Providing users with an opportunity to use a pattern recognition–controlled prostheses in their home-environment for at least 6 weeks resulted in improved functional control, as measured by a set of outcome measures. This highlights the need for practice, in addition to comprehensive occupational therapy, before assessing outcomes. Improvements were seen in both the offline performance metric of classification error rate and in real time control outcome measures when controlling a virtual or physical prosthesis. Finally, we found that some outcome measures, particularly the TAC test completion time, correlated strongly with physical outcome measures. Future work will further investigate these relationships using a more standardized test configuration, and with a broader population of subjects.

Abbreviations

ACMC: 

Assessment for capacity of myoelectric control

ANOVA: 

Analysis of variance

CRT: 

Clothespin relocation task

DOF: 

Degrees of freedom

EE: 

Elbow extension

EF: 

Elbow flexion

HC: 

Hand close

HO: 

Hand open

NM: 

No movement

PGT: 

Prosthesis-guided training

SHAP: 

Southampton Hand Assessment Procedure

TAC: 

Target acquisition control

TMR: 

Targeted muscle reinnervation

WP: 

Wrist pronation

WS: 

Wrist supination

Declarations

Acknowledgements

The authors would like to acknowledge Dr. Ann Barlow for professional writing services and Dr. Ann Simon for assistance in preparing the figures.

Funding

This work was supported by DoD Award OR110187 (W81XWH-12-2-0072). The funding body played no role in study design; collection, analysis, or interpretation of data; or writing the manuscript. The publication cost of this article was funded by discretionary funds provided to the authors by the Shirley Ryan AbilityLab.

Availability of data and materials

De-identified data may be made available upon request to the corresponding author.

About this supplement

This article has been published as part of Journal of NeuroEngineering and Rehabilitation Volume 15 Supplement 1, 2018: Advancements in Prosthetics and Orthotics: Selected articles from the Second World Congress hosted by the American Orthotic & Prosthetic Association (AOPA). The full contents of the supplement are available online at https://jneuroengrehab.biomedcentral.com/articles/supplements/volume-15-supplement-1.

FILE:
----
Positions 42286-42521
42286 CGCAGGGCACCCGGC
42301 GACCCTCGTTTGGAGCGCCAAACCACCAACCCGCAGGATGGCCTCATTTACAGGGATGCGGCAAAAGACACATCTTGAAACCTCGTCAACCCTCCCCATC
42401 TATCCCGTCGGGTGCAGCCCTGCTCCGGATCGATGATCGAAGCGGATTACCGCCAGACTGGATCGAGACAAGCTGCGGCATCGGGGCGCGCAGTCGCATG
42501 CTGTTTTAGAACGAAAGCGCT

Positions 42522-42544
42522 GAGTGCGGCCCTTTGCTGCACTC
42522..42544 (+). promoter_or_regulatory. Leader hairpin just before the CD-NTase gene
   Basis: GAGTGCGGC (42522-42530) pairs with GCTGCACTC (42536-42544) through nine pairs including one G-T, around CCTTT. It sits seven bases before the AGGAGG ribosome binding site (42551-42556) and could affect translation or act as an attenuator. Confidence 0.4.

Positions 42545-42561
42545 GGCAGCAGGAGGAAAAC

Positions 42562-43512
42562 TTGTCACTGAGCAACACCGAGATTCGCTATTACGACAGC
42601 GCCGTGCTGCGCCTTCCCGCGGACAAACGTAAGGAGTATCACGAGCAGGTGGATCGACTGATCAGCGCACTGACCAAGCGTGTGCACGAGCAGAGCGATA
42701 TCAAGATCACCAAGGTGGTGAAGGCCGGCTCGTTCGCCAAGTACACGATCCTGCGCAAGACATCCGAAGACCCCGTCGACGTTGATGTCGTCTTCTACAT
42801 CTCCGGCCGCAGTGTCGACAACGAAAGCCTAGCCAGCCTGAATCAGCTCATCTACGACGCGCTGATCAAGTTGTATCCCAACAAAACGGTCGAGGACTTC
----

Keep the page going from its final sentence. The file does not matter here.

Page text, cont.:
Authors’ contributions

Dr. Hargrove had full access to all the data in the study and takes responsibility for the integrity of the data and the accuracy of the data analysis. All authors have read and approved the final version of the manuscript. Study concept and design: LH, LM, KT, TK. Acquisition of data: LM, KT. Analysis and interpretation of data: LH, LM, KT, TK. Drafting of the manuscript: LH. Critical revision of the manuscript for important intellectual content: KT, LM, TK. Obtained funding: TK, LH. Administrative, technical, or material support: LM, KT. Study supervision: TK.

Ethics approval and consent to participate

This study was approved by the Northwestern University Institutional Review Board. All subjects provided written informed consent prior to participation in the study.

Consent for publication

Informed consent sheets with optional consent for publication of images are available.

Competing interests

Drs Kuiken and Hargrove have an interest in Coapt LLC; however no Coapt products were used in this research.

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Open AccessThis article is distributed under the terms of the Creative Commons Attribution 4.0 International License (http://creativecommons.org/licenses/by/4.0/), which permits unrestricted use, distribution, and reproduction in any medium, provided you give appropriate credit to the original author(s) and the source, provide a link to the Creative Commons license, and indicate if changes were made. The Creative Commons Public Domain Dedication waiver (http://creativecommons.org/publicdomain/zero/1.0/) applies to the data made available in this article, unless otherwise stated.

Authors’ Affiliations

(1)
Shirley Ryan AbilityLab, 355 E. Erie Street, Chicago, IL 60611, USA
(2)
Departments of Physical Medicine and Rehabilitation and Biomedical Engineering, Northwestern University, 663 Clark St, Evanston, IL 60208, USA